NIH grant engages students in spinal cord research
Undergraduate biology students will get a chance to watch the earliest stages of spinal cord development and work toward solving a medical mystery, due to a new three-year, $300,000 grant received by SF State researcher Laura Burrus.
Burrus, professor of biology, and her students will use the grant from the National Institutes of Health (NIH) to investigate the roles played by an enzyme called Porcupine in vertebrate embryos, including the formation, patterning and expansion of the spinal cord.
Mutations in the human version of Porcupine cause a rare disease called focal dermal hypoplasia, or FDH. People with the disorder can develop distinctive skin abnormalities along with a wide variety of defects in organs throughout the body.
Burrus' research team will observe Porcupine in action in a chick embryo. Chick embryos -- not much more than a flat disk of cells when cultured in a shallow dish -- are a classic system for studying early development and a good choice for an undergraduate lab experience.
"The beauty of this project is that it's pretty easy to culture these embryos and put them in front of an undergraduate," Burrus said. "The embryo is flat and easy to watch under a microscope, and you can directly observe the formation of the neural tube and heart. It is a marvel to see the heart beat in a very young embryo."
The goal is to discover exactly how Porcupine interacts with a family of signaling proteins called the Wnt proteins, which guide spinal cord development. Burrus and others have shown that Porcupine helps attach lipid molecules to Wnt proteins—a modification that is essential for proper Wnt function.
But it is still unclear which Wnt pathways are affected by the enzyme, something Burrus and her students hope to discover by putting molecules that block Porcupine's action directly on the chick embryos and observing how spinal development goes awry.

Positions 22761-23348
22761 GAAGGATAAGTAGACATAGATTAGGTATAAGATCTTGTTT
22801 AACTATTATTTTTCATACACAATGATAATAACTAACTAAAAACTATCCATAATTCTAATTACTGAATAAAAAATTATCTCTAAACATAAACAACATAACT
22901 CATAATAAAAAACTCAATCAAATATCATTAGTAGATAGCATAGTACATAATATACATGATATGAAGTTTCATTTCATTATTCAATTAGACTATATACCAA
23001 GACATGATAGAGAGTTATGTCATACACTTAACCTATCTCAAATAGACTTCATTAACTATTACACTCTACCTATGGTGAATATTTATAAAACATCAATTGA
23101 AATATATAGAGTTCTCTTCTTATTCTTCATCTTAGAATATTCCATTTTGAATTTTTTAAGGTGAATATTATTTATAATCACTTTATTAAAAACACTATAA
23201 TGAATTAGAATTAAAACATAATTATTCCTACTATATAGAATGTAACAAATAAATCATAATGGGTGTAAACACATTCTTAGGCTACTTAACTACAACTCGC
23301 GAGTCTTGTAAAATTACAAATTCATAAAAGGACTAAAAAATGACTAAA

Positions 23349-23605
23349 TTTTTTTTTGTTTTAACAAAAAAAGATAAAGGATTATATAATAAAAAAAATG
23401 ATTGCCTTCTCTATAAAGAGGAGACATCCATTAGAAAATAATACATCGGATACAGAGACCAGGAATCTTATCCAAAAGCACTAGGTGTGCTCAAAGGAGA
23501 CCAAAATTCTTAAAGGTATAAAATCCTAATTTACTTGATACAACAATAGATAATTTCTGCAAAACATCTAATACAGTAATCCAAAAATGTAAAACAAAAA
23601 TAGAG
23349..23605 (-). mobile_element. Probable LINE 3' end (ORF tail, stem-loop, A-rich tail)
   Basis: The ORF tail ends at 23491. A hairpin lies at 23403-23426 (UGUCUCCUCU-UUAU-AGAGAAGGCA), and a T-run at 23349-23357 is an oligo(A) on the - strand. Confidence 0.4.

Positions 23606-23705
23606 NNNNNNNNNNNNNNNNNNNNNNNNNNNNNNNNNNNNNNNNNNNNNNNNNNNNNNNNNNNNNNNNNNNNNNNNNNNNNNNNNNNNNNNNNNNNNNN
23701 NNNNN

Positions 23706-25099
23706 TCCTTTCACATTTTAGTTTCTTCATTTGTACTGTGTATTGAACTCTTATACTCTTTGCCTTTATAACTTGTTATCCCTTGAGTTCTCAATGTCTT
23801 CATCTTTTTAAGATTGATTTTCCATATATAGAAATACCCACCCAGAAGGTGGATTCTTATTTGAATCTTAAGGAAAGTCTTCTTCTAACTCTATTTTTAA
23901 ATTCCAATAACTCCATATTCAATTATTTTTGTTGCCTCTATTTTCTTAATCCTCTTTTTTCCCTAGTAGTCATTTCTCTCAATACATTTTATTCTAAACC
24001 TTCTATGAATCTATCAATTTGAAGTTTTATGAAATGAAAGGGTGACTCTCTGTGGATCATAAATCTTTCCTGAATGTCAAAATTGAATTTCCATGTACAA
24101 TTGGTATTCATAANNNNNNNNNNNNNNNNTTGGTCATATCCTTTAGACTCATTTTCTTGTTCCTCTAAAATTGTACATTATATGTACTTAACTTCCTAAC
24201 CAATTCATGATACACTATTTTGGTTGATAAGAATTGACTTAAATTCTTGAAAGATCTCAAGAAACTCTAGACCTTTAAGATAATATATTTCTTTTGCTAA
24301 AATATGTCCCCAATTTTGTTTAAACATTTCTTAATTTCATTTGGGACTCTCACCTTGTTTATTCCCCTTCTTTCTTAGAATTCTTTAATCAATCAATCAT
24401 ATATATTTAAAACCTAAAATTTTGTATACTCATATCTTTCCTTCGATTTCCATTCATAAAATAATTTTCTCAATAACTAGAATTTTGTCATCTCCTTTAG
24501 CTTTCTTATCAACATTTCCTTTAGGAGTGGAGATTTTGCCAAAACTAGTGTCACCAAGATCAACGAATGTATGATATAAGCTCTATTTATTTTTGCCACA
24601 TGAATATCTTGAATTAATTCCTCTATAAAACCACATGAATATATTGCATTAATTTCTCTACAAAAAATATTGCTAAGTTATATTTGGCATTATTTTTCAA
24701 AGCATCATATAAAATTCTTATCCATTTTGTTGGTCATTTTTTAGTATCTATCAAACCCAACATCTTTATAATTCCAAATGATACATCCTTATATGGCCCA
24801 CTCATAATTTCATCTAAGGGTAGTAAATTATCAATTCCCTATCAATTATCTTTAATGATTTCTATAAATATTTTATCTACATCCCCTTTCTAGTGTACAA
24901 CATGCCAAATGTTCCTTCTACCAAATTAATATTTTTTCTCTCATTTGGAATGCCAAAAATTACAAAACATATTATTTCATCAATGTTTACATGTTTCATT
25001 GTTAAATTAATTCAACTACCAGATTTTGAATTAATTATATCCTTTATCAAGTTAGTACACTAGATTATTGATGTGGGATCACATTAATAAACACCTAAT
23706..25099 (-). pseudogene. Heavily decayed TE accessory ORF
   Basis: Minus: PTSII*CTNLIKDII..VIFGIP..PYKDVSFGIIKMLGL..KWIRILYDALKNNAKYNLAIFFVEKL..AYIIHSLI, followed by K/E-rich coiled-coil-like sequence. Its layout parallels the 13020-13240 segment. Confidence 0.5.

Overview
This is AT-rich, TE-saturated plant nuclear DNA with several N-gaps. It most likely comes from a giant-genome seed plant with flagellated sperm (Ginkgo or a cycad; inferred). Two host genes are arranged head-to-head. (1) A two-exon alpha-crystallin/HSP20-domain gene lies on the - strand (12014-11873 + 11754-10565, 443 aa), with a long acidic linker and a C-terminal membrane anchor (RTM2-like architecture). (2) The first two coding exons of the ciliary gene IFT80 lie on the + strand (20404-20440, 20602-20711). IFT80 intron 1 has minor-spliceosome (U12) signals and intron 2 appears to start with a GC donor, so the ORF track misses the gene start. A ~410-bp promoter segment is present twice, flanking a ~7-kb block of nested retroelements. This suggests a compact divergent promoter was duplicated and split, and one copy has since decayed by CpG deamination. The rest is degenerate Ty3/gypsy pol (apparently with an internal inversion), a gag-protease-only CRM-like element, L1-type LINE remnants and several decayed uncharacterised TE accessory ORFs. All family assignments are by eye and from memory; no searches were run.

The grant was made by NIH's Academic Research Enhancement Award (AREA) program, which is designed to support smaller research projects at universities that do not usually receive major NIH research grants. Work on the project will begin in June 2012.
This type of grant, Burrus said, helps support SF State's commitment to providing research opportunities to undergraduate and masters students, especially those from underrepresented minority groups. Burrus has mentored 20 such students, including biology undergraduate Gina Pay and Shea Feeney, who have been perfecting a method to culture the chick embryos for the upcoming experiments.
Undergraduates will join the project for independent study credit, working about 15 hours per week in the lab and participating in lab meetings and a journal club that reviews the latest research. For most of these students, Burrus said, "this is really their first major experience in a lab, and it's incredibly important training."
And it is the kind of training that students need to pursue a Ph.D. -- a path chosen by 19 of the students Burrus has mentored in her 14 years at SF State. "We don't hire them to wash dishes, we want them here to do research," Burrus said proudly of her former students. "They've always been my colleagues, and now they're my peers."